Aleksandar Milenković, M.A.

Project title: Concepts of visual perception in Greek scientific thought from the 5th century BC to the 2nd century AD

Supervisor: Prof. Dr. Jochen Althoff, Prof. Dr. Tanja Pommerening

Dissertation project:

The connection between humans and nature is filled with concepts never fully explored. Using their senses, humans have always sought to quench the thirst of understanding as many aspects of the surrounding nature as possible. The sense of sight has long been perceived as one of the dominant senses, and as such, it was a rather common topic of interest for early Greek thinkers. The scope of this interest is documented in both philosophical and medical writings from the 5th century BC onwards. In order to gain a more comprehensive notion of the human body in this context, one must, with equal diligence, turn to both philosophical and medical sources. The former offer theories of how the human body functions, while the latter describe ailments that hinder such functioning, as well as their consequences.

It is precisely these theories that form the main subject of the present study, focusing on different textual accounts of the visual organ, together with its functions and the overall process of visual perception. After looking into main source materials many questions arise, and they can be divided into three main inquiries: How did philosophers and physicians describe the structure of the visual organ, how did they illustrate its mechanisms, and how did they explain the overall process of seeing?

Answers to these questions are to be found in various philosophical and medical sources from the 5th century BC to the 2nd century AD, marking two crucial periods in the history of science – the early philosophers of nature and medical literature of the Roman physician Galen. Between them, significant material can be examined in the works of Plato, Aristotle and Theophrastus, as well as in certain treatises of the Corpus Hippocraticum.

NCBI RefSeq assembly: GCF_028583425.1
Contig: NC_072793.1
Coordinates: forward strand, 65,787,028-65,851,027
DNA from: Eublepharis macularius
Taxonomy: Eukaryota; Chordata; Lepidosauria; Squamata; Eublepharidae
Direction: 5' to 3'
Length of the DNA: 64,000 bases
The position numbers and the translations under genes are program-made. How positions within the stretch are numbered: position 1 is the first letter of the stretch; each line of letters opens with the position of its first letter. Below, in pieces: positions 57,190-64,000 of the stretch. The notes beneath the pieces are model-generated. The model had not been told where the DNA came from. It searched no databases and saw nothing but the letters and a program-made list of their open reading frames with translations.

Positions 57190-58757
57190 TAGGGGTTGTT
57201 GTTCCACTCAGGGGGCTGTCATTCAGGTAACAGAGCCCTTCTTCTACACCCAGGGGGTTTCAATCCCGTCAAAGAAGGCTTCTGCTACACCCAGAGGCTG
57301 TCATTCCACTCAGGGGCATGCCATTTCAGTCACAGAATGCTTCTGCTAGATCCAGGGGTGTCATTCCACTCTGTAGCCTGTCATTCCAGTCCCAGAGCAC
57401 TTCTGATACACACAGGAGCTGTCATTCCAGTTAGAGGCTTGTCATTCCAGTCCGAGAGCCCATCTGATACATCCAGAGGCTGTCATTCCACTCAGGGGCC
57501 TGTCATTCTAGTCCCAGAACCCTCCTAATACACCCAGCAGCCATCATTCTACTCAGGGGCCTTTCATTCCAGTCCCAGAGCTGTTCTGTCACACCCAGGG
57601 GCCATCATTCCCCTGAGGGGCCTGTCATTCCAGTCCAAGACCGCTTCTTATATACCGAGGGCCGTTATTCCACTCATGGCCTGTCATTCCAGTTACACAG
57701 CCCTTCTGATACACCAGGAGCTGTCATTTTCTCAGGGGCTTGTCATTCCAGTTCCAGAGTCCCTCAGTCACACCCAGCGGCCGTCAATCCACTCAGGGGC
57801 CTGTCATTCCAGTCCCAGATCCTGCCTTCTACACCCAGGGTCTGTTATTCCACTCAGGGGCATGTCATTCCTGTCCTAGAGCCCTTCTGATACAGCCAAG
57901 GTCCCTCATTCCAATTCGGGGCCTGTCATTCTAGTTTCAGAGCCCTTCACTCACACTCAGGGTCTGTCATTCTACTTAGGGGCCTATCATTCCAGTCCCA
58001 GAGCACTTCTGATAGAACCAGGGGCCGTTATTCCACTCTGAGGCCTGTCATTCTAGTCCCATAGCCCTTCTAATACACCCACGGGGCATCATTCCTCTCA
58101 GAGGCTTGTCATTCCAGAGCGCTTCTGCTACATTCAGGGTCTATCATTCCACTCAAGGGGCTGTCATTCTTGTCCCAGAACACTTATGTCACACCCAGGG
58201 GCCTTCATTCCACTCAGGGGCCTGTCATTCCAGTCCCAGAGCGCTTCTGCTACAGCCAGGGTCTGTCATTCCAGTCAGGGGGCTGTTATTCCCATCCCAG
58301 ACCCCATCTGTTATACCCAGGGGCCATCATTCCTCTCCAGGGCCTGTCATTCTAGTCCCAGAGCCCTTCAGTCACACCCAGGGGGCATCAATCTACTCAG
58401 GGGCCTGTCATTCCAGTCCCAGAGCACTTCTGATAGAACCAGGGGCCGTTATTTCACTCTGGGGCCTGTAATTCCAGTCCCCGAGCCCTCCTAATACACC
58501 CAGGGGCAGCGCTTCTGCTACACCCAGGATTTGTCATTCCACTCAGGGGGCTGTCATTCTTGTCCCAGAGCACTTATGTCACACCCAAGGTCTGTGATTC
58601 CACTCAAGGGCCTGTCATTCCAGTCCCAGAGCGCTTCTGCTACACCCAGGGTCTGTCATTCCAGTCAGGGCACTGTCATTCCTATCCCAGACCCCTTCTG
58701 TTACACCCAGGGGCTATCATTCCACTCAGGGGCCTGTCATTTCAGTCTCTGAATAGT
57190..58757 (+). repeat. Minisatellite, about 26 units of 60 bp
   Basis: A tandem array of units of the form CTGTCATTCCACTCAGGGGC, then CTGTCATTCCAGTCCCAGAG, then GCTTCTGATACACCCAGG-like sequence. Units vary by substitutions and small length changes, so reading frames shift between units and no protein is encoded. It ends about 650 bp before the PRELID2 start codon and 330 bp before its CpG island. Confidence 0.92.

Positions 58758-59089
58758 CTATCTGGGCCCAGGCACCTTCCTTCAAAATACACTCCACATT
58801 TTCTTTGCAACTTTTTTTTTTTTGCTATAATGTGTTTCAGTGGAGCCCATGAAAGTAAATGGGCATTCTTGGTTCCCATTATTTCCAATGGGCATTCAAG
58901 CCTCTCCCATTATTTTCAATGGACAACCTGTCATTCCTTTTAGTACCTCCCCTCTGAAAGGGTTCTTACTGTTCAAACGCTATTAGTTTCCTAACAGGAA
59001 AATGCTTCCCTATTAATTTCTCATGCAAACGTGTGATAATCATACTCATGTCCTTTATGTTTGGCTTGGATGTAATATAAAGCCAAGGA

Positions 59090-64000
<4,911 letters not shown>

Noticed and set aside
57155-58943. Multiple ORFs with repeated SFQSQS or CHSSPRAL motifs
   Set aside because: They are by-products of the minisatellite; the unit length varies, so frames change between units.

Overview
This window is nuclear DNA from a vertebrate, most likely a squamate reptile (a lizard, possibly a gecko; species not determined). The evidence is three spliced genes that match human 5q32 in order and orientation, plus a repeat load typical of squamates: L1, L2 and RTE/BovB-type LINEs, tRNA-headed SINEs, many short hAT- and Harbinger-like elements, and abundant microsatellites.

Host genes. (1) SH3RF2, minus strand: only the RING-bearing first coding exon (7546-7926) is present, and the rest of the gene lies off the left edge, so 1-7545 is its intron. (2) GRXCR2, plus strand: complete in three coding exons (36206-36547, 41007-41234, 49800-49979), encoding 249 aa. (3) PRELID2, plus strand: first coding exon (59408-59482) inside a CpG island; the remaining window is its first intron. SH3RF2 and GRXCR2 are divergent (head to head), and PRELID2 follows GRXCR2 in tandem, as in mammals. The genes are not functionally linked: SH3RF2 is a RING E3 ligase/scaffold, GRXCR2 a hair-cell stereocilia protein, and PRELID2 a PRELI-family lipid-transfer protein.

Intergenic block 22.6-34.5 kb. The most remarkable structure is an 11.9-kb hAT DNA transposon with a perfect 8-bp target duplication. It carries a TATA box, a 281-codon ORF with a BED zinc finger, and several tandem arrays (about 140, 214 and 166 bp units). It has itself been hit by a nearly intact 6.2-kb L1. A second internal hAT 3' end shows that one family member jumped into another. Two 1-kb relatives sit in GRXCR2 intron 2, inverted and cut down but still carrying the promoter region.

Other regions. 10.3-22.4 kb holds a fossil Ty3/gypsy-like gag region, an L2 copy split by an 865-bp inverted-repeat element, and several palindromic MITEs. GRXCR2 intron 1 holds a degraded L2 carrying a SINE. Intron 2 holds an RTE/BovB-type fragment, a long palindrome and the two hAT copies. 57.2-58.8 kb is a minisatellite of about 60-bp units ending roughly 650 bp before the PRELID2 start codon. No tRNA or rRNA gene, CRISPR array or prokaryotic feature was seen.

In order to gain a deeper insight, lexical analysis of other literary genres will be included as a form of contrast. It will be significant to see how vision-based terminology differs among genres. These sources will be both diachronically and synchronically analysed in the light of my research questions and their respective contexts.

Taking into account different doctrines during a time span of several centuries, as well as correlations with other cultures (as much as such task is possible) the aim of this study is to offer a comprehensive examination of visual perception theories, and moreover attempt to reconstruct concepts on which these theories are based, as well as to investigate which of those concepts are universal, specific or interchanged among different cultures.